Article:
Virtual Walk will help in the battle against osteosarcoma
Osteosarcoma is the most common malignant bone tumor in dogs. Although amputation remains a standard treatment for osteosarcoma, in some circumstances amputation is not a viable option, including when patients have severe arthritis and would be unable to support themselves on three legs. However, there are osteosarcoma treatments designed to avoid amputation; strategies collectively referred to as limb sparing.
Conventional limb-sparing surgery was first pioneered nearly 30 years ago, and is the result of a collaborative effort between human pediatric oncologists and veterinary oncologists. The procedure consists of removal of tumor-affected bone, followed by the placement of a sterile, similarly sized bone from a bone bank into the recipient. A bone plate (the same used to fix a broken bone) connects the donor bone to the remaining host bone. The bones then heal together in the same way a fracture repairs itself.
The development of this limb-sparing technique gave veterinarians another strategy to address bone tumors in dogs. However, the technique requires significant surgical expertise, and is limited to tumors of the distal front leg (the area near the wrist). Another technique has been developed which is rapidly taking the place of conventional limb sparing. This new strategy uses radiation, and takes advantage of recent advances in imaging and radiotherapy.
“We’ve made a remarkable leap in treatment options,” said Dr. Rod Page, director of the Flint Animal Cancer Center and professor of medical oncology at the College of Veterinary Medicine and Biomedical Sciences at Colorado State University, and principal investigator of Morris Animal Foundation’s Golden Retriever Lifetime Study. “We are doing fewer conventional limb-sparing surgeries and more stereotactic radiation therapy.”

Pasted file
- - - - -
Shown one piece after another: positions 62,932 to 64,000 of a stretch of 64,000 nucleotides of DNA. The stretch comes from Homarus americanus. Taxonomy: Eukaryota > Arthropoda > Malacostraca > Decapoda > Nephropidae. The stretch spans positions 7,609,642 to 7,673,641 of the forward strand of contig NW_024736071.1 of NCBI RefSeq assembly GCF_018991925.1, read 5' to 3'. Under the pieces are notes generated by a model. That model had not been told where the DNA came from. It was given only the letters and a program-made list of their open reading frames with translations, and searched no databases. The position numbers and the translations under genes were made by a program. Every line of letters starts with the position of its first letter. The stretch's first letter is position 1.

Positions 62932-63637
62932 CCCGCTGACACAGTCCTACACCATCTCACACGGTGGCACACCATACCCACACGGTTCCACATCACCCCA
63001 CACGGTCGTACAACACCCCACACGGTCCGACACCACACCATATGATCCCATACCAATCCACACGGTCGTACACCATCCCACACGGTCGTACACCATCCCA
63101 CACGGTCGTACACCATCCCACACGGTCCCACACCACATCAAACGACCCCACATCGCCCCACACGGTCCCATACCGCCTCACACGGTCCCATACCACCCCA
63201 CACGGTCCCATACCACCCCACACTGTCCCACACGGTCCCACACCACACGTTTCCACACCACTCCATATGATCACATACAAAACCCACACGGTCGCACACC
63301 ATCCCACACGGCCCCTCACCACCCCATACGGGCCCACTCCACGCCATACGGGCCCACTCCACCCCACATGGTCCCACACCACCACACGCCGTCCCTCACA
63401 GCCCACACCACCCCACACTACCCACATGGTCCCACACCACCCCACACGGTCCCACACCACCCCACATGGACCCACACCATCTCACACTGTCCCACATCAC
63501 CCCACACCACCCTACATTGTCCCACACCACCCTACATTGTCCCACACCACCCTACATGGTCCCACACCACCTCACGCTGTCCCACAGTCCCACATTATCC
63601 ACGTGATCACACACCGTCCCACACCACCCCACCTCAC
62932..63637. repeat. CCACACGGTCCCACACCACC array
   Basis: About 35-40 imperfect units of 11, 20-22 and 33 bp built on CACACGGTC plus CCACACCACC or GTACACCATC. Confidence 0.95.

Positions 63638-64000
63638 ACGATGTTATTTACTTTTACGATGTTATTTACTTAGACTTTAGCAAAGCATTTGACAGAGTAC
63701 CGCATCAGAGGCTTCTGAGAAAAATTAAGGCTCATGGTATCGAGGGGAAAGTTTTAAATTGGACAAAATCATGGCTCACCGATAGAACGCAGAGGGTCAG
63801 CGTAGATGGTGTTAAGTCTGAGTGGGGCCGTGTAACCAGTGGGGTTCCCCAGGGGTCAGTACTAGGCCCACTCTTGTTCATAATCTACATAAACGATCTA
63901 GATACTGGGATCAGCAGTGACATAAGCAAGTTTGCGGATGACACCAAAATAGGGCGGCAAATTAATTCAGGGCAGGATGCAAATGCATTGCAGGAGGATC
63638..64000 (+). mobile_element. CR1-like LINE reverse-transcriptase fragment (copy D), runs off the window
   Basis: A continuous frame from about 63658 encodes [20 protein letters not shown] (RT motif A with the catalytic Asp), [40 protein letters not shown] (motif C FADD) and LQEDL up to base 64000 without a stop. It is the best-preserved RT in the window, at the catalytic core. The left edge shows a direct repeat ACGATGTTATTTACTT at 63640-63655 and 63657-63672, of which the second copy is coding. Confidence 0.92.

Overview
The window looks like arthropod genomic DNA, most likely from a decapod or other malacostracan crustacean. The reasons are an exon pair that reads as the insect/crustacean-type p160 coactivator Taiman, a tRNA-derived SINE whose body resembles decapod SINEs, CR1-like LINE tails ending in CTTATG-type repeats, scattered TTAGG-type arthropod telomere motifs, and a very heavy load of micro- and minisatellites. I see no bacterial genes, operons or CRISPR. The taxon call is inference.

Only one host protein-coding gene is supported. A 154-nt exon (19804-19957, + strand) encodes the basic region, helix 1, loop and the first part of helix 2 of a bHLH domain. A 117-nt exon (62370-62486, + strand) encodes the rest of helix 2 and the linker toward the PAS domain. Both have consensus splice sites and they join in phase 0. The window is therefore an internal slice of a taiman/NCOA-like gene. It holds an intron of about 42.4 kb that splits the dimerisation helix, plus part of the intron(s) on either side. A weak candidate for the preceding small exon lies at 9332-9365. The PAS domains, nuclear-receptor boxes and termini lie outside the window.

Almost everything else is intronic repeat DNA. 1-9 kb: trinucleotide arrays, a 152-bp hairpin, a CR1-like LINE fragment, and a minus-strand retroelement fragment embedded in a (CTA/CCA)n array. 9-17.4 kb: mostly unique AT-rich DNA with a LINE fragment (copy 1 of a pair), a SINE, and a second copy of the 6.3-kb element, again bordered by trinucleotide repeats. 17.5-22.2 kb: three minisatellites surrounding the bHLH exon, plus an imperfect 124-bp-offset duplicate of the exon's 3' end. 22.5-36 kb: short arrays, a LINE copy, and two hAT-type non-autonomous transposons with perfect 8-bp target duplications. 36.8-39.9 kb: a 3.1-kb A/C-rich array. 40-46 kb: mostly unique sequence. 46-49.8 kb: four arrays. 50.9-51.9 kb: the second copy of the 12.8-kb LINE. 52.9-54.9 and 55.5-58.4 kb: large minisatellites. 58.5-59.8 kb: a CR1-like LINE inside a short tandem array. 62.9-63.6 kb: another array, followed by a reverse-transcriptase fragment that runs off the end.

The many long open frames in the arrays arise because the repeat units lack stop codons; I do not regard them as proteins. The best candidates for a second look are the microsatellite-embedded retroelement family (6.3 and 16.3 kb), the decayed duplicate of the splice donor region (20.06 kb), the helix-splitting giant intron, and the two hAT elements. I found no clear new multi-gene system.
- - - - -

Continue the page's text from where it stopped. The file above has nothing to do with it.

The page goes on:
Stereotactic radiation therapy uses high-dose, targeted radiation precisely focused on the tumor. The technique requires sophisticated imaging and newer radiation delivery vehicles, but the results are excellent, with very little damage to surrounding normal tissues.
Dr. Page said that because the radiation therapy can be finished in only a few days, there is no prolonged recovery from surgery, and the radiation can be applied to osteosarcomas that would not be treatable with conventional limb sparing, such as those in the shoulder.
More and more treatment centers are acquiring the ability to perform this type of therapy. Although the therapy has reduced radiation treatment side effects and avoided amputation, the average survival time for dogs with osteosarcoma remains the same as with amputation. Patients still require additional chemotherapy to treat the metastatic disease common in dogs with osteosarcoma.
As we approach the final countdown to the 2016 Morris Animal Foundation Unite to Fight Pet Cancer Virtual Walk, join us as we continue to fund innovative research through our Osteosarcoma Initiative, a five year, $5 million effort to find new strategies to address the metastatic disease that is the cause of death in dogs with osteosarcoma. Together, we can make a difference in the lives of dogs with osteosarcoma and their families.